If you struggle to develop structured training programmes for your employees, know you’re not alone. Just 29% of UK organisations say they have a clear learning and development plan in place for employees, and 74% of workers say that a lack of employee development opportunities is preventing them from reaching their full potential, according to CIPD research.
This suggests UK L&D teams are finding it hard to deliver the training courses employees want. Many organisations simply don’t have the resources to deliver great learning, and creating courses takes too long, making it difficult to produce timely and relevant learning materials.
For many UK businesses, the COVID-19 pandemic has only exacerbated these problems. And as our priorities shift, it’s clear employees are willing to walk away from companies that fail to offer enough training opportunities. L&D teams now need to deliver engaging materials that cater to each learner's unique needs—and that starts with involving everyone in the learning process.
In this article, we’re going to look at five essential best practices you can implement to enhance your learning and development strategy, from tips to encourage employees to address their own learning needs, to leveraging Collaborative Learning platforms, mobile learning, and the new blended learning.
First up, how to give your employees a voice.
In the UK, 97% of organisations still have L&D, Senior Directors and line managers identifying learner needs. This needs to change. That’s why the first best practice toward creating an effective learning and development programme is to decentralise the learning process. You can do this by turning top-down training on its head and instead letting learners declare their own learning needs. L&D teams can then facilitate content creation of those topics.
Today, learners expect to have a real say in how–and what–they learn. Are employees hungry for a blended learning approach with a mix of online and in-person training, or do they want to consume bite-sized, interactive and social information? Figuring this out early on will help L&D teams develop training materials in the best possible format.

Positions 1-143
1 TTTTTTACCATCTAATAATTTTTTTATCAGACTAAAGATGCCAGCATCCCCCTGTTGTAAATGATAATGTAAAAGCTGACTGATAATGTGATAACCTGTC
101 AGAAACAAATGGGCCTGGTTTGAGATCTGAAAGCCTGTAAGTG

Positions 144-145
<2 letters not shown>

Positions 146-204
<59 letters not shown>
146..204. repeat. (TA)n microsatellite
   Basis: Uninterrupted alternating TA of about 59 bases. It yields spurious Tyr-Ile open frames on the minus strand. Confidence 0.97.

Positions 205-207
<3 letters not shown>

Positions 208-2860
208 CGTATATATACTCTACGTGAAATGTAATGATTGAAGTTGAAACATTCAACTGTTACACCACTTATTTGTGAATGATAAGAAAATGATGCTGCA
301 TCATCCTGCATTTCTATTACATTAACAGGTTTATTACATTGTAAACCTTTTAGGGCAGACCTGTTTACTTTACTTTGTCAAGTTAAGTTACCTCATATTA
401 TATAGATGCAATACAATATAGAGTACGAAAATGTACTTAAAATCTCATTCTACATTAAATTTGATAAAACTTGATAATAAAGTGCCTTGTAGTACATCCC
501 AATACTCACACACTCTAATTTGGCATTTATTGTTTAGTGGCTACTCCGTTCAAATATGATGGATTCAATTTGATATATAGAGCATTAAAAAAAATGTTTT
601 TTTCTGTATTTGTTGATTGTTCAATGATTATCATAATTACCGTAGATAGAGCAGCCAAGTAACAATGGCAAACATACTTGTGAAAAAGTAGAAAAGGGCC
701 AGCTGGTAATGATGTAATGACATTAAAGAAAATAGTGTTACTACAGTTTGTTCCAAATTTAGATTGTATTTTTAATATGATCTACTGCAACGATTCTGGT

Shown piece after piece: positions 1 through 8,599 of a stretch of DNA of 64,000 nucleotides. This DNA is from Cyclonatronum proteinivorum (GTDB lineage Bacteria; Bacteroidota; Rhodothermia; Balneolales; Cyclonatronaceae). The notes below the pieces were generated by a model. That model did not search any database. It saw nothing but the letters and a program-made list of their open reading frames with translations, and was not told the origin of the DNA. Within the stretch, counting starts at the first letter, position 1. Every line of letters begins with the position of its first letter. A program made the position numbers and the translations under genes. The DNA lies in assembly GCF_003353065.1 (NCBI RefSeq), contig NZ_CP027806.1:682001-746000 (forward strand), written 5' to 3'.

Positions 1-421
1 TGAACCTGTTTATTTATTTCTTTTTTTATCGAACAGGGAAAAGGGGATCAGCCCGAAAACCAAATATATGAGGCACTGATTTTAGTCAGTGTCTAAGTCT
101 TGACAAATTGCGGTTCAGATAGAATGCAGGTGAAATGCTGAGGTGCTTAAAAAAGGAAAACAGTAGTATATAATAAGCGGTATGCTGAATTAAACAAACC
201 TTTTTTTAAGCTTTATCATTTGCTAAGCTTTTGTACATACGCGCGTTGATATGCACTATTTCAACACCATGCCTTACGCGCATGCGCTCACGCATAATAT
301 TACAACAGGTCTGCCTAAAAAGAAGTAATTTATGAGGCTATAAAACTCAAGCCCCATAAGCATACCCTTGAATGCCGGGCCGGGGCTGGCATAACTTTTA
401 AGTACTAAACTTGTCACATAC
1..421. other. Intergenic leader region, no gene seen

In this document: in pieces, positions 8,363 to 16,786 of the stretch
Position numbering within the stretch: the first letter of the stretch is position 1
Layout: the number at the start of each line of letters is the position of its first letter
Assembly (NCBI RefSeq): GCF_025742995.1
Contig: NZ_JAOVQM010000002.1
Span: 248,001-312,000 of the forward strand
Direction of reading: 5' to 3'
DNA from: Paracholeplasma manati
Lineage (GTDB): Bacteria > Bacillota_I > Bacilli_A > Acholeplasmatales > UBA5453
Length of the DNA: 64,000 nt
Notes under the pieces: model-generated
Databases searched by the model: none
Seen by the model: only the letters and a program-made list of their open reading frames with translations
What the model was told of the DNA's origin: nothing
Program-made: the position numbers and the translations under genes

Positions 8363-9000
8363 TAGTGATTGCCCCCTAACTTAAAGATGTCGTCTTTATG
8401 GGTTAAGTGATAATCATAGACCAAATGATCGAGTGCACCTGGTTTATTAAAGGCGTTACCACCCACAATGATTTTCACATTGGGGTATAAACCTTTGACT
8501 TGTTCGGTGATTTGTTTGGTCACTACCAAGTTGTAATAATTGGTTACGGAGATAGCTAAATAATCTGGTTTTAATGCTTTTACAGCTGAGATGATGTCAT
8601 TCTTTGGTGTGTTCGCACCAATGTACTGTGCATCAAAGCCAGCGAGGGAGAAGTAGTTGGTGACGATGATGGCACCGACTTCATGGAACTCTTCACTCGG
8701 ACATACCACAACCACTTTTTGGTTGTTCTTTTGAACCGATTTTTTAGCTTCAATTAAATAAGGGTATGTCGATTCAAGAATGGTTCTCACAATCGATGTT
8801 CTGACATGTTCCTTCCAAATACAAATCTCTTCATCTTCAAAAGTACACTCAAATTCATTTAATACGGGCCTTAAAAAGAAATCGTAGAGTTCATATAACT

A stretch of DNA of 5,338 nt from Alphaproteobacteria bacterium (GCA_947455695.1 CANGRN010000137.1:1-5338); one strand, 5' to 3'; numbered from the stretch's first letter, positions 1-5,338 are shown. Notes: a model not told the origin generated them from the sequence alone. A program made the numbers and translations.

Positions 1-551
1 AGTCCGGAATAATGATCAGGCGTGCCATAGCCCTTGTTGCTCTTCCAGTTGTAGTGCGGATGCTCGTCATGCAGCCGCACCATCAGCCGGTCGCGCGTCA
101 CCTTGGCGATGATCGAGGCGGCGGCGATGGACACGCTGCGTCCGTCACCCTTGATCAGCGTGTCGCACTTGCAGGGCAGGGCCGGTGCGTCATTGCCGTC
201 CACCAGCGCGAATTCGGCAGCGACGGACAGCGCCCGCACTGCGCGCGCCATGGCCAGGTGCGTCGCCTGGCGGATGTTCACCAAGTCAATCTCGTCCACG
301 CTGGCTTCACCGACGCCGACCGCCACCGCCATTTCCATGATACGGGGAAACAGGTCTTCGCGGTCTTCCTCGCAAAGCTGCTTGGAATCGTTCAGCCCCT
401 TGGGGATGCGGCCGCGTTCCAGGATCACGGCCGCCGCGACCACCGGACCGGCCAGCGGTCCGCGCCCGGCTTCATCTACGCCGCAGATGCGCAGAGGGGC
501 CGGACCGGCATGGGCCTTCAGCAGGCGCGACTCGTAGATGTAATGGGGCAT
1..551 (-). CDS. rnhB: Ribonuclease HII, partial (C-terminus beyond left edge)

For L&D teams, understanding the skills your learners want to develop is the number one best practice in L&D— it also happens to be one of the key pillars of Collaborative Learning.
Your organisation’s knowledge is its greatest asset: L&D teams need a way to put it to work. Collaborative Learning is a methodology that allows you to do just that— it enables employees to share their knowledge and expertise so that each member of the team can learn new skills from their coworkers.
Research shows that using Collaborative Learning increases course engagement rates to over 90%. That’s because employees can teach and learn from each other at the same time, developing skills that are directly relevant to their day-to-day roles.
One of the main benefits of Collaborative Learning is that it's democratised, giving employees greater control over the type of training they experience. More control increases training relevance and decreases reliance on the L&D manager, which fast-tracks the overall content creation process with iterative learning opportunities.
And another benefit of Collaborative Learning? L&D teams can leverage subject-matter experts within the business to guide the course creation process. This helps to develop engaging course materials, encourage peer-to-peer learning, and increase employee engagement through actively drawing on internal knowledge and expertise.
A collaborative approach to learning is the second best practice UK L&D teams need to consider in 2022. Learn more about leveraging Collaborative Learning in our ebook: What is Collaborative Learning?